Quite simply, the current proliferation of edge data center facilities hasn’t been planned down to the final dot and comma in the same way, perhaps, that the development of the main corporate data centers was.
“There isn’t a person that has been specifically designated as responsible to manage these spaces. Sometimes, it’s the data center managers. Sometimes it’s just the local manager, where that business happens to be; or whoever the most senior person on the ground there takes responsibility,” says Riley.
Stepping into the light
With corporate IT having grown over the decades, gone through consolidation, put into the cloud, subject to digital transformation and so on, one of the first steps has to be, quite simply, an audit of IT assets: where they are, and what they’re doing, says Primm. And that has to be conducted with a consideration for security, he adds:– who’s in charge of those computing assets and how are they secured?
“You’ve got to look at your edge spaces from the perspective of how well they’ve been designed in terms of environment control. Very often, it’s going to be ‘they haven’t been’ and so then you’ve got to understand where the exposures are.
“Is access to those spaces restricted and how insecure are the spaces? How secure do they need to be to ensure that when people need access to them, we can limit access to only the right people?
“Then, are the spaces staffed with the right skills so that if there’s a problem, it can be recognised and addressed, or do you need a system in place to diagnose and deploy those skills when problems arise?” asks Primm.
Having identified those security and environmental shortcomings, the next step is to prioritize the remediations, implementing the solutions based on the facilities importance and whether data is stored there or not.
Either way, says Primm, one of the keys is access control or, at the very least, being able to monitor the various comings and goings in and out of the facility. Even if such measures are in place, they need to be revisited, he adds. “If access is via a badge, you need to review the policies and ask who’s allowed to go in there – often, that gets overlooked.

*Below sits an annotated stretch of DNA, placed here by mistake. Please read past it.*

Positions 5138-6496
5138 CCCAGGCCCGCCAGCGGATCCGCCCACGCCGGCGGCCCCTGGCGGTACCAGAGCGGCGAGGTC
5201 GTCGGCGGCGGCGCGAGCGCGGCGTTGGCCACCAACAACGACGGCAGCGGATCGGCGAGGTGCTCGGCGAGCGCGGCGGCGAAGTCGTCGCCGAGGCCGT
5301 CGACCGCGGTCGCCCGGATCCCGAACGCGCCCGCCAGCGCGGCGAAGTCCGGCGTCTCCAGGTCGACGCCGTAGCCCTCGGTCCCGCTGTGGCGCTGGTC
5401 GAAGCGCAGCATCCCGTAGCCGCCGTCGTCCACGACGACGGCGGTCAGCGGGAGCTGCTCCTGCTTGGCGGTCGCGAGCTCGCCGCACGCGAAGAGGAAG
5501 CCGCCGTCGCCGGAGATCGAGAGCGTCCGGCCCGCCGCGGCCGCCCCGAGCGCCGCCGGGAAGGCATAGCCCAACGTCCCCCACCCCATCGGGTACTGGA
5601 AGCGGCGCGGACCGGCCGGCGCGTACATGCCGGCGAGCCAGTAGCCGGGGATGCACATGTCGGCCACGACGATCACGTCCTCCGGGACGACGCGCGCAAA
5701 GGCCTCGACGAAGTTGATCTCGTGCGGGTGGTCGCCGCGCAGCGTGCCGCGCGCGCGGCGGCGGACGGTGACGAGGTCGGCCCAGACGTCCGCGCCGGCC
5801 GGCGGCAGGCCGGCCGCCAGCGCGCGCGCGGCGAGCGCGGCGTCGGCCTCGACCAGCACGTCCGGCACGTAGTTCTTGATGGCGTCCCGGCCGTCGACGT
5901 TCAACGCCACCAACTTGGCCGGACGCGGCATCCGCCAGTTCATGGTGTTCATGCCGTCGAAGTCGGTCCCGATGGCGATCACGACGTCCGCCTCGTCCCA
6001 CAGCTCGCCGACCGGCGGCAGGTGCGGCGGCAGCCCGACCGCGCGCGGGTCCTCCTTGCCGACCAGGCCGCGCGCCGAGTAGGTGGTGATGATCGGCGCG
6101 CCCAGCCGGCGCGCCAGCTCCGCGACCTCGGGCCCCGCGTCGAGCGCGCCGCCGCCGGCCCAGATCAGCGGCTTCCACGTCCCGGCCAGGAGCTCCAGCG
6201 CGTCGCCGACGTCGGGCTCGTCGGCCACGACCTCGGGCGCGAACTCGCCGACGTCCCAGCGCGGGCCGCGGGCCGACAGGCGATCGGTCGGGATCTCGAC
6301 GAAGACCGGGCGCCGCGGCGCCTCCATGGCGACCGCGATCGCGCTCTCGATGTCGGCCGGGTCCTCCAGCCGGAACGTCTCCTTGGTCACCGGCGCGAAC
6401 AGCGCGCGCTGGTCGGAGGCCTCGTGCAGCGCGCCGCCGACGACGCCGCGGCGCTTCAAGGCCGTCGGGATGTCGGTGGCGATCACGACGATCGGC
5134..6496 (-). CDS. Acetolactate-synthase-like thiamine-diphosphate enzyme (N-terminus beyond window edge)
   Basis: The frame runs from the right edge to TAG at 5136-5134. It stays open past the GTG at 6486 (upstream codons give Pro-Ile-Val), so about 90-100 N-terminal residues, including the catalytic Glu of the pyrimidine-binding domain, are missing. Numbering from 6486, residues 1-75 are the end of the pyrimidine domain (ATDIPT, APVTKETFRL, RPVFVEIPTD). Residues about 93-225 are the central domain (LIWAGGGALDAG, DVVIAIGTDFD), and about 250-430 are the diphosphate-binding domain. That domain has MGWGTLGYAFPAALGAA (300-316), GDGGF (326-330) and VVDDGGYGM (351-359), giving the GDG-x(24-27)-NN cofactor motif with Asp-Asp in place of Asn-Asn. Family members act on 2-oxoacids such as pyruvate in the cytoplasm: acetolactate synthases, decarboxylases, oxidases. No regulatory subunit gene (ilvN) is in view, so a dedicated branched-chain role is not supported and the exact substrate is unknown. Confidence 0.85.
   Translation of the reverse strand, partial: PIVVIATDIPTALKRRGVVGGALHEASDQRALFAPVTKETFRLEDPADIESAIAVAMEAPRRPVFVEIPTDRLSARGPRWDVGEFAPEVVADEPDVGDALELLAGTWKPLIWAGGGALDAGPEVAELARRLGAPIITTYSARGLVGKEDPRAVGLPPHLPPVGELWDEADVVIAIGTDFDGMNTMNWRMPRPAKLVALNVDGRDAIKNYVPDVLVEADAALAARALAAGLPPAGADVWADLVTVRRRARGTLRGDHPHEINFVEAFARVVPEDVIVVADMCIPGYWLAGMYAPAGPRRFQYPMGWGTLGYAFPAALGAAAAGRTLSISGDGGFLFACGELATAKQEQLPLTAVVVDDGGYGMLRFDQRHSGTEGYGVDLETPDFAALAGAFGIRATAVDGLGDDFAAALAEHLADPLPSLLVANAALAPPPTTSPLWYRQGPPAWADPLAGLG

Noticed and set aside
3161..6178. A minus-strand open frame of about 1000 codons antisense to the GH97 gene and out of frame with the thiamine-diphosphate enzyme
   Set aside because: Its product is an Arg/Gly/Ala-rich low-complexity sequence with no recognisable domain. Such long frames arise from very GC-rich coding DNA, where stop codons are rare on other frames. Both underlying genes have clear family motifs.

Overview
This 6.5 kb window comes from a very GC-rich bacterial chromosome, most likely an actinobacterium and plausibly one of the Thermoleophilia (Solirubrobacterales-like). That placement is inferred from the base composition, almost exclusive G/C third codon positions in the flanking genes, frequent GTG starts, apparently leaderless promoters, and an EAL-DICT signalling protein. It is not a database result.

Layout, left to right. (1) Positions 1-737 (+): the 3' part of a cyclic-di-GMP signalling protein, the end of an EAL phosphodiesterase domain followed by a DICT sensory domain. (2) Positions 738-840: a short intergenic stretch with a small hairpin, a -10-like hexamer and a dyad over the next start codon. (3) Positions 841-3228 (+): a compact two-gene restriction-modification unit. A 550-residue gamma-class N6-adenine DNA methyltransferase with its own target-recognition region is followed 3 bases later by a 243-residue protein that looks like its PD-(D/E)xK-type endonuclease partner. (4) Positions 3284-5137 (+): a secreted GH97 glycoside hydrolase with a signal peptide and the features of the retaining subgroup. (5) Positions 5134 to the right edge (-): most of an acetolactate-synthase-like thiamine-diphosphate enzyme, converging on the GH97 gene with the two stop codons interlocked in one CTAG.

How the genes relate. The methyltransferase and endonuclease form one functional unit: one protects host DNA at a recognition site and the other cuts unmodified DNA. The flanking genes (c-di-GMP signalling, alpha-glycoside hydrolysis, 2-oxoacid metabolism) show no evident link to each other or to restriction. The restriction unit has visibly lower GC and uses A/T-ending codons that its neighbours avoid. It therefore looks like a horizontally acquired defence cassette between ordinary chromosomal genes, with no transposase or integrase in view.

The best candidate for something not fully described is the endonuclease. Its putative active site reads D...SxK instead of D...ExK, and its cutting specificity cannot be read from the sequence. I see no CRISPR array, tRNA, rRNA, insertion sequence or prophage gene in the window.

“Some of the potential vulnerabilities may just be part and parcel of these spaces’ design and you may not be able to do anything about that, or it may need to be accessible to more than just your trusted IT personnel. In that case, you’ll need to adopt solutions that can help you address the inherent risks associated with that.
“This is where having visibility into locations, whether with cameras, sensors or a combination of the two can give you instant notification of problems based on enough data so that you can determine what might be going wrong before a problem becomes a system outage,” says Primm.
A number of factors need to be monitored by those sensors, he continues, including temperature and moisture levels within the server room, as well as sensors covering for power outages, and smoke detectors in case of fire. Electronic door access linked to a video feed is also recommended for security.
“If you’re talking about truly unstaffed, lights out data centers, video monitoring can be critical in terms of remotely diagnosing many problems – you have to have visibility into the facility to know what the current situation is, as well as the events that led up to that situation. You don’t want to go in completely blind so that the personnel know what they’re facing and can go prepared,” says Primm.
If, for example, a server has failed, it will need to be replaced and data restored from backup, but sensor data and video feeds may also reveal how and why the server went down so that the cause of that failure can be eliminated.
It also helps, adds Riley, for electronic access control systems to be personalised so that you know who entered the room. “In some rooms we've seen they’ve had personnel files alongside the compute space. So employees needed to be in that room to access those files, but not to access the IT equipment. So knowing exactly who has been in that room and why can be helpful,” says Riley.
The most common type of access control, however, comes in the form of a four- or five-digit combination lock, unconnected to any monitoring system, rather than RFID badges or smartcards.
In many respects, therefore, organizations need better policies to govern their approach to edge data centers, and those policies need to include the types of security and monitoring they have, bearing in mind the workload running in the data center.
Learn more about wire-free sensor technology in this white paper from RF Code: The six benefits of using wire-free sensors in your data center